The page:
April 9, 2021
PSY 340 Brain and Behavior
Class 23: Sex and Hormones [Outline]
March 17, 2005: The human X chromosome has been fully decoded and the results published in the journal, Nature. The "X" chromosome is comprised of
ca. 1.5 million base-pairsca. 154 million base-pairs coding for ca. 800 proteins in every cell in the human body (vs. ca. 59 million base-pairs in the "Y" chromosome coding for ca. 70 proteins).
- two X chromosomes in females and an X and Y chromosome in males.
A. Becoming male or female (that
is, sexual differentiation)
Development in males
- Gonads: the SYR (Sex Region Y) --> testes (sperm-producing organs).
- Testes --> testosterone & Müllerian inhibiting hormone (MIH) which cases the Müllerian ducts to disappear.
Development in females
- Wolffian ducts
- Ovaries (egg-producing organs)
- Müllerian ducts --> uterus & upper vagina
Hormones: Androgens & Estrogens
- Hormones = chains of amino acids that are secreted in the blood stream and tend to work (see diagram below) by way of
- Direct effects on the nucleus
- "Second messenger" effects
- Steroid hormones (= molecules built of four carbon rings & derived from cholesterol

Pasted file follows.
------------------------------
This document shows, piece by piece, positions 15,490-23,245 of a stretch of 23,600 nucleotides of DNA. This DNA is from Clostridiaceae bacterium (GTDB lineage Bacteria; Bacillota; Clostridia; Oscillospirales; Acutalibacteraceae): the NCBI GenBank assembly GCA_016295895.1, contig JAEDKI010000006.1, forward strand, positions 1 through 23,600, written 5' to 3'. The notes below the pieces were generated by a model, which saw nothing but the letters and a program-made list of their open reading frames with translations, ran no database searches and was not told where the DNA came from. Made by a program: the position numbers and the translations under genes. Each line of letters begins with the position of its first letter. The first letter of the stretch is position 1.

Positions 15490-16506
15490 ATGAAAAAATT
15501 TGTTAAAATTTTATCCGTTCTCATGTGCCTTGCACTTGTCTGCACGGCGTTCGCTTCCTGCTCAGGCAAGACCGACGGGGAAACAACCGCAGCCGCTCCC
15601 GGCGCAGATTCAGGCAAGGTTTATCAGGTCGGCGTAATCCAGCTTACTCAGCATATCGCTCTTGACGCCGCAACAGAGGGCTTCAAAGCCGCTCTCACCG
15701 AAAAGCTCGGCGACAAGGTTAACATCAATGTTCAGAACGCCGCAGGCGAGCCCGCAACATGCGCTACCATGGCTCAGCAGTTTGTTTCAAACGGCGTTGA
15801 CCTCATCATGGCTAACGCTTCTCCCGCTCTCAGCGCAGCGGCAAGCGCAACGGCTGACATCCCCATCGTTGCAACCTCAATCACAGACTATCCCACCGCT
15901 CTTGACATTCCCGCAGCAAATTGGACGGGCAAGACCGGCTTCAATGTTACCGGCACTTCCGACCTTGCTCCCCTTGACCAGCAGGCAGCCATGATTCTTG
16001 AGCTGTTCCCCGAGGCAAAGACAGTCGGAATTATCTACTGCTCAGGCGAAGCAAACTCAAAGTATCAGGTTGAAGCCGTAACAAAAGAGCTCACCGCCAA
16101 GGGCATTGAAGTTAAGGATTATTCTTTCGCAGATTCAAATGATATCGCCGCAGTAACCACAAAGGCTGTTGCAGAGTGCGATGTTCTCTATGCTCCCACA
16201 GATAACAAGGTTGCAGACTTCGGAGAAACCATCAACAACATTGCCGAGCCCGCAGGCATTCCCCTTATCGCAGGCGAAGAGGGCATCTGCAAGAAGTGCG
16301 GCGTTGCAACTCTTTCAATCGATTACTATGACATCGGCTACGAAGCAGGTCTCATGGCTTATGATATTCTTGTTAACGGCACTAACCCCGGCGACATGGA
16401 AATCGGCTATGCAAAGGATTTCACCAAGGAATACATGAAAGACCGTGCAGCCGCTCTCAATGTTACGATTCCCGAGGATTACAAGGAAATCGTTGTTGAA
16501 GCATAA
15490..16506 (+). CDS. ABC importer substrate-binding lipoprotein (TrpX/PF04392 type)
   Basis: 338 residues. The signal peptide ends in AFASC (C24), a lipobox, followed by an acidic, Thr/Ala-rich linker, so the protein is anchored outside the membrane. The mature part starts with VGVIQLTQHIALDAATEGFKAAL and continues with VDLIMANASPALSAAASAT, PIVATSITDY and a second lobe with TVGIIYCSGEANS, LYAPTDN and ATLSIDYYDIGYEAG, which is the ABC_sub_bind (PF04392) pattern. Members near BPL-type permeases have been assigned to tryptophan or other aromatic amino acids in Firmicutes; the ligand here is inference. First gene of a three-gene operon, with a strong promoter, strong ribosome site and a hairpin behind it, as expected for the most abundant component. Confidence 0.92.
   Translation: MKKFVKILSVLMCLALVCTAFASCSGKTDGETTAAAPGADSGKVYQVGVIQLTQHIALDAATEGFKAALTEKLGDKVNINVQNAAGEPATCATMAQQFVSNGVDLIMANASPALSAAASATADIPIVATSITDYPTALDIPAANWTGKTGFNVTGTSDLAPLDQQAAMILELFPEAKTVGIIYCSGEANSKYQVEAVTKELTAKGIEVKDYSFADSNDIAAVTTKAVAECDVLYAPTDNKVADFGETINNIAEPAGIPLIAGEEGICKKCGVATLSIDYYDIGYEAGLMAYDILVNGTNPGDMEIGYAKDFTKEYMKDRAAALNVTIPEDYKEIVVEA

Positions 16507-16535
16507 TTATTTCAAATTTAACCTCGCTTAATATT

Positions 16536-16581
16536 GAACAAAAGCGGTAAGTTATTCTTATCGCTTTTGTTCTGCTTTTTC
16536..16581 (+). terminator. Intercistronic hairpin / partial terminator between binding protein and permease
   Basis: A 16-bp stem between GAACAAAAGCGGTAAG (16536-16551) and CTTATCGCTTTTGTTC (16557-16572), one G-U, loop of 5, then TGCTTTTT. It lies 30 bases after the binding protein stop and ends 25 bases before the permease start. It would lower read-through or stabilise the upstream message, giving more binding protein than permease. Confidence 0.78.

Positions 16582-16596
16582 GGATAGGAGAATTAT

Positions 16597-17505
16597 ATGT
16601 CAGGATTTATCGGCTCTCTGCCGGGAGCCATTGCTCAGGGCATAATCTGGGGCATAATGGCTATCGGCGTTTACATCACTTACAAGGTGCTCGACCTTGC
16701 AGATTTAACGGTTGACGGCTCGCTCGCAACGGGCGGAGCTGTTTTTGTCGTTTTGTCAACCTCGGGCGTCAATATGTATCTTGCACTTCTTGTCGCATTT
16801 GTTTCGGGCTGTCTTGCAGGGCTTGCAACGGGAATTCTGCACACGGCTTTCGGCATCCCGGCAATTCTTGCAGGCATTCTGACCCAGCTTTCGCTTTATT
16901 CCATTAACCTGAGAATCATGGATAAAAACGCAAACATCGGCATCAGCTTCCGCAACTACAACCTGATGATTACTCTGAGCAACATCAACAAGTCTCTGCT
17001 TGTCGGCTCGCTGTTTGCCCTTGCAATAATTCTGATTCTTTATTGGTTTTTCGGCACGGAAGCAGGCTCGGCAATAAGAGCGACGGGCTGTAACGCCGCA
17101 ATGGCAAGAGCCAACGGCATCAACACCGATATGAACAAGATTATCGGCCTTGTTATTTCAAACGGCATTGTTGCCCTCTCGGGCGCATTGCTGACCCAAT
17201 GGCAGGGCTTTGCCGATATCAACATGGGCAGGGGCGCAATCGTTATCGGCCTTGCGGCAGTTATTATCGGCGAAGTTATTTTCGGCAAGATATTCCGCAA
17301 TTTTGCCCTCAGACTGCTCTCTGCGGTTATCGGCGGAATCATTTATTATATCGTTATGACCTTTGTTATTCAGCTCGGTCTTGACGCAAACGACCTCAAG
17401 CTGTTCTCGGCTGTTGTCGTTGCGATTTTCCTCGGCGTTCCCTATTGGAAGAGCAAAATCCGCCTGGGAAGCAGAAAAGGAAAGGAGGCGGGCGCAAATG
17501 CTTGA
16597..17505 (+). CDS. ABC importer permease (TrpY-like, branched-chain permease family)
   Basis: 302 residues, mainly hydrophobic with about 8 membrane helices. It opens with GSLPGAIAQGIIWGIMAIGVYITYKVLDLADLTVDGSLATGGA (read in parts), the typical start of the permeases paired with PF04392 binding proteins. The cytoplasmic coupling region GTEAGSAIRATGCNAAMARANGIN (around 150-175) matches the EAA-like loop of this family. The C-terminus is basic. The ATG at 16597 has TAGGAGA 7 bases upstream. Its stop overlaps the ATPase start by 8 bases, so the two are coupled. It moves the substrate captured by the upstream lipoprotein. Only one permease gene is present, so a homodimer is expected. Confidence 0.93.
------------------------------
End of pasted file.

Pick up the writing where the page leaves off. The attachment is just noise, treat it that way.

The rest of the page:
- Androgens = testosterone (the best known androgen) & other "male" hormones.
- Estrogens = estradiol (the best known estrogen) & other "female" hormones.
- Cortisol --> adrenal gland cortex (not the sex glands or gonads,
Organizing Effects of Sex Hormones
1. Sex Differences in the Hypothalamus
Organizing Effects Causes permanent structural differences to develop gradually in the body.
Activating Effects Causes temporary behavior to occur over seconds, minutes, hours, or days following exposure to hormone(s).
- Testosterone --> dihydrotestosterone (DHT)
- Absence of Androgens in Males
- Sexually dimorphic nucleus (in medial preoptic area (POA) of the anterior hypothalamus)
- M>F for both volume and number of cells
- Testosterone --> converts to estradiol inside neurons which then "masculinizes" the hypothalamus